Whereas other British national papers have seemingly ignored the situation (though my local mentioned it), it is unfair that biased reporting has sought to whip up bad feeling against one of our most well intentioned parties (and by that I include all existing parties).

 

My own experience of Green councillors has been very positive.

 

I am not a political party supporter but I do think that the Green’s policies are a far cry from the usual crowd and based on an ethos of caring, responsibility and genuine concern – which is exactly what government, local beyond, should be about.

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It’s only a body!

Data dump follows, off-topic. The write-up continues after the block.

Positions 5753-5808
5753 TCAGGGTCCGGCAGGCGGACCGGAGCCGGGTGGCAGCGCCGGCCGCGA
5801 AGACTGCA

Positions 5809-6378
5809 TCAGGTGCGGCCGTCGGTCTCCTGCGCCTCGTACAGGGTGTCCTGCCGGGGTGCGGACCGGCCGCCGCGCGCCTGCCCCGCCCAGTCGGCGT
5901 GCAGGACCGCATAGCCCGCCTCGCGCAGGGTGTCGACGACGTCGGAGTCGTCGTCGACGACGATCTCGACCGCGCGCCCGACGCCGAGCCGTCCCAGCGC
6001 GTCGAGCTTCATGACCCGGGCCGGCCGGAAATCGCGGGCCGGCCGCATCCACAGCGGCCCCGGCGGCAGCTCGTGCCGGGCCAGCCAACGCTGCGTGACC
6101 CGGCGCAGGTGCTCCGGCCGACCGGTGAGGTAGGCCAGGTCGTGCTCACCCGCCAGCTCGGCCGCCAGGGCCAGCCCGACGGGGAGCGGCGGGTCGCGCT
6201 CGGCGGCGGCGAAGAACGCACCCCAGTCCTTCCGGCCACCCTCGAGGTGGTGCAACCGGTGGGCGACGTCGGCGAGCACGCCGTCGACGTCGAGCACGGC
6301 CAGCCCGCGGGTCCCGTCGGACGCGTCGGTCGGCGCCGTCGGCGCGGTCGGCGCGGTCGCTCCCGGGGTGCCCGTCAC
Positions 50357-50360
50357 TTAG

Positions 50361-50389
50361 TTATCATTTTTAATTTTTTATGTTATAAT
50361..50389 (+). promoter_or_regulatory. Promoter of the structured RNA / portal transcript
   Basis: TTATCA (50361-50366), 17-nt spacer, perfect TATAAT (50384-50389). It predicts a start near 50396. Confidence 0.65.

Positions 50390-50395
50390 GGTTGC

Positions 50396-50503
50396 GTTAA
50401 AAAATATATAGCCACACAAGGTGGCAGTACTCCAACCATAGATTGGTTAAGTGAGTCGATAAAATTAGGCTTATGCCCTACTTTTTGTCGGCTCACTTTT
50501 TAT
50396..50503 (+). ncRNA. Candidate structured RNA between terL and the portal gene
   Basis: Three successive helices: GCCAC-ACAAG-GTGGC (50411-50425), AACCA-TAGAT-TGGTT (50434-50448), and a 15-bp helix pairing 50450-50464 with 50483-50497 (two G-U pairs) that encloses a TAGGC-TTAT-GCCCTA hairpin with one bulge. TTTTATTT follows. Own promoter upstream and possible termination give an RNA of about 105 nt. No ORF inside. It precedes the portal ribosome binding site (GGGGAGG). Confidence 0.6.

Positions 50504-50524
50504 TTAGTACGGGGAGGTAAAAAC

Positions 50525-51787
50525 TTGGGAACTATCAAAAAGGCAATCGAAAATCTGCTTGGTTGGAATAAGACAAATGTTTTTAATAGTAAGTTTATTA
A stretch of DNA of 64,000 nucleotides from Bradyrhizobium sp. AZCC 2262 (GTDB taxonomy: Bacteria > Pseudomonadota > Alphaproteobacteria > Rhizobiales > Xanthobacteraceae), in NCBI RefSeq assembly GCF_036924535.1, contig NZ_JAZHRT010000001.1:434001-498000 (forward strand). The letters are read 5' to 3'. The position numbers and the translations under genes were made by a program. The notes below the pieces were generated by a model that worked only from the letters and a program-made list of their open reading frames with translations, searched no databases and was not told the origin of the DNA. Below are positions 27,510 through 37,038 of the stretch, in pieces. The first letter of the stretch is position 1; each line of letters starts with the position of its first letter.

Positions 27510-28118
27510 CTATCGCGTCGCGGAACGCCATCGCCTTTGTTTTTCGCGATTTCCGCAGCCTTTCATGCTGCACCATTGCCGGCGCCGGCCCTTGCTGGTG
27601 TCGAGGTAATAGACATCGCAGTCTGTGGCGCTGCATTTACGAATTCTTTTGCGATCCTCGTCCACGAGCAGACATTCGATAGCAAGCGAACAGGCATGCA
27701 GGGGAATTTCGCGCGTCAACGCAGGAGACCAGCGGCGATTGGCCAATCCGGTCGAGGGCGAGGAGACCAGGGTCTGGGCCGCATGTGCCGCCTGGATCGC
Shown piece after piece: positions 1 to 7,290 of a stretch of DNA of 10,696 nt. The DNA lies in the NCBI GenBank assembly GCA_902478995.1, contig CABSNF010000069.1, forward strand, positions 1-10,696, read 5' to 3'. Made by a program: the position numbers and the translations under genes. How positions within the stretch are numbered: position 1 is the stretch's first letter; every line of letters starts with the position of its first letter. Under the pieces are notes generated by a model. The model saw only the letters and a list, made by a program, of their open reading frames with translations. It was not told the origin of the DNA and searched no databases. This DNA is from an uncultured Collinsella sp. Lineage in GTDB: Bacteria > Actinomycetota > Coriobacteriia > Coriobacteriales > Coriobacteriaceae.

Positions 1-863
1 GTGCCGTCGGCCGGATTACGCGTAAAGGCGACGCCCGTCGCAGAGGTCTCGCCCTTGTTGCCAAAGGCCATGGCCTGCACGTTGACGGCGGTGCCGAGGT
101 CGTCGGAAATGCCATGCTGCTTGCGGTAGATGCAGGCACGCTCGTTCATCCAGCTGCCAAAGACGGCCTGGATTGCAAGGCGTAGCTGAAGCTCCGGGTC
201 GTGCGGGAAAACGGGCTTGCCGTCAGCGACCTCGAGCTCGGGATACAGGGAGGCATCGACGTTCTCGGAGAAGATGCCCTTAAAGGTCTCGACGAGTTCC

It is a travesty that a man who is not sexually harassing but campaigning is jailed again for nudity. Personally, the only dongle I’d like to bear near is the one that is powering me as a write, as I’m not keen on public nudity – I’d feel deeply uncomfortable if Stephen Gough sat next to me on a plane. But I do not think this should be imprisonable or some kind of peace breach.

I like what the Naked Rambler told a Guardian journalist last year – that the underlying principle is living an authentic life versus the one you’re expected to. And he won’t give in on his cause.

We have a bizarre attitude to nudity. It’s rated alongside horror an violence with full nudity, especially for women, being outlawed. But it’s a body, not something to be ashamed of or offended by. Yes nudity can feel uncomfortable and personally I would reserve it for lovers only. But to make a body something you can be incarcerated for, something censored from cinema screens, something this man can spend years put away for, is utterly wrong. I was more upset that the judge who sentenced him in absentia (since he wouldn’t wear clothes for the hearing) considers this a serous issue.